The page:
The trouble with coriander is this: it’s a herb that divides opinion. If you like, it’s the Marmite of the herb world: you either love it or hate it and it tends to provoke a strong reaction in people, rather than indifference.
I live with a coriander-averse person and I surreptitiously slip it into soups, stir-fries and curries, finely chopping lest he notices it. If I’m feeling particularly charitable, I will cook two versions of the same food without the dreaded herb in his.
Inevitably, he usually notices, grimacing at the metallic taste if I’ve only bothered with one version of carrot and coriander soup. Coriander haters always notice. I reckon that I particularly like it as it’s used liberally in Thai cooking, which I always enjoy. It can transform a boring salad and gives a zing to Mexican salsa, and is a natural bedfellow of prawns. Coriander lovers of the world unite.
As I made my way to a new branch of the authentic Bengal restaurant Coriander, I must have been thinking about the name. Rather unusually, there’s a second branch of Coriander just off the M56 on Barlow Moor Road, opposite the Southern Cemetery about a mile from the new restaurant.
Alfred Searls, whom I was meeting there along with Northern Soul editor Helen Nugent, and writer Lucia Cox, had just written a splendid thoughtful blog about the cemetery. However, the real Coriander is further down the road, close to Beech Road, and its independent shops, bars and restaurants.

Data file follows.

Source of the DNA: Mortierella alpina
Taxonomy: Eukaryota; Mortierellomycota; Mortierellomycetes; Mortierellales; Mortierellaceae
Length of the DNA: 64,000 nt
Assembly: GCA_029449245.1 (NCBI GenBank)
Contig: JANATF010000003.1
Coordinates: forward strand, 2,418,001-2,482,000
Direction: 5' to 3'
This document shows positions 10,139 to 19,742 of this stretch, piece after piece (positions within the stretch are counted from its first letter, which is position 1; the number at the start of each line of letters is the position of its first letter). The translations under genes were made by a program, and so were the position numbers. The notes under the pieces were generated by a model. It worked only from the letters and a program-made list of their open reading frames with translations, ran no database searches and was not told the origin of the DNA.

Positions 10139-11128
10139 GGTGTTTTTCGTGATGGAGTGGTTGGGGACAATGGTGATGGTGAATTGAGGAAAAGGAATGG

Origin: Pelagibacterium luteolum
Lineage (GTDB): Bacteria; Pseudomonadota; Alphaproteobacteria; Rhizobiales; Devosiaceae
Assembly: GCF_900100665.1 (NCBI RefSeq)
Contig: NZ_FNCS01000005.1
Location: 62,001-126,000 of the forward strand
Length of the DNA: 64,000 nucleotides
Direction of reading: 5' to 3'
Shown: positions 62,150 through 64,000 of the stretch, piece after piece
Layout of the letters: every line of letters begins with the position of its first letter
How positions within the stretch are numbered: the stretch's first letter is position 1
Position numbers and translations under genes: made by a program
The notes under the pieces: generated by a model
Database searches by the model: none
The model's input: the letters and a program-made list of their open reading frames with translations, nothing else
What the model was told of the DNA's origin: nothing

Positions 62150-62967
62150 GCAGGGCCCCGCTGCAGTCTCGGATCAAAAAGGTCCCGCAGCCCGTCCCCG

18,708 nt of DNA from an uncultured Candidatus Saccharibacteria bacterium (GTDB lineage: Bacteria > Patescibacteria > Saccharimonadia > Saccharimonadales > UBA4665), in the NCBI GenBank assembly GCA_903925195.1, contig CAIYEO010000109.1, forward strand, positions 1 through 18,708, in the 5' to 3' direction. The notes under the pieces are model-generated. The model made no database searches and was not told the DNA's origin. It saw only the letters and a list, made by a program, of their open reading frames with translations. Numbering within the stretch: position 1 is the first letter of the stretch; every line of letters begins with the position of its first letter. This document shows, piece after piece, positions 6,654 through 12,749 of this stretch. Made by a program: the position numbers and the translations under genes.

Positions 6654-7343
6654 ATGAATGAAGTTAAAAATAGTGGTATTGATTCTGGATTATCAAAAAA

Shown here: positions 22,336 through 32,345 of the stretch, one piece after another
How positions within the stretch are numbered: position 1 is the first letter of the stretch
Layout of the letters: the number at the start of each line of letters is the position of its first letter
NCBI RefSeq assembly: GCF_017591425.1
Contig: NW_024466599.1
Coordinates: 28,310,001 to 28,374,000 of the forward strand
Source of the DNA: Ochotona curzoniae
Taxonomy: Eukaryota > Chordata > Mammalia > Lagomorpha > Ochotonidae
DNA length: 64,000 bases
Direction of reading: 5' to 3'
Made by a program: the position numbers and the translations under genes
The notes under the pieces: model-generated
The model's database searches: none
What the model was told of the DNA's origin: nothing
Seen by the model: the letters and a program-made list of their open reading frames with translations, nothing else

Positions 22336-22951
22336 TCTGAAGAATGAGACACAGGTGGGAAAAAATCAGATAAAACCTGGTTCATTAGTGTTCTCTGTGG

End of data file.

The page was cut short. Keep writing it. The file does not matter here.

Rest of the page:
It is now epicurean heaven in this bit of Chorlton. Virtually every shop opposite beneath the distinctive wrought iron canopy is a restaurant. Thus the gentrification of the district is now completed.
When I used to hang out there with my friends at the turn of the Millennium, before fleeing home to the suburbs, it felt like a different place. More edgy. Nowadays it’s more likely that you will see people pushing prams, not narcotics, on the streets.
The launch night of Coriander, somewhat surprisingly, consisted of a buffet. I admit that I’m a bit sniffy about buffets, blame it on Peter Kay and the quiche, chicken wings and garlic bread joke. Clearly, this was a much better class of buffet. Yet there was an awful lot of chicken dishes. I think my issue with buffets is that you tend to eat more food and quicker than if you order a la carte. I had serious a la carte envy as the couple on the next table were regular diners and their meals looked fabulous.
Despite this, there was a great array of dishes and it was an opportunity to try a bit of everything. The naan bread was just lovely and non-greasy, the rice perfectly cooked and fragrant, the onion bhajis perfectly executed. Not forgetting the many chicken dishes – slathered in spinach, korma and all the other sauces, all equally fine. But Coriander came into its own with the vegetarian dishes. I can safely say that was the best daal I’ve ever eaten and the vegetable curry was mighty fine.
Review by Helen Carter
Where: 485 Barlow Moor Road, Chorlton, Manchester
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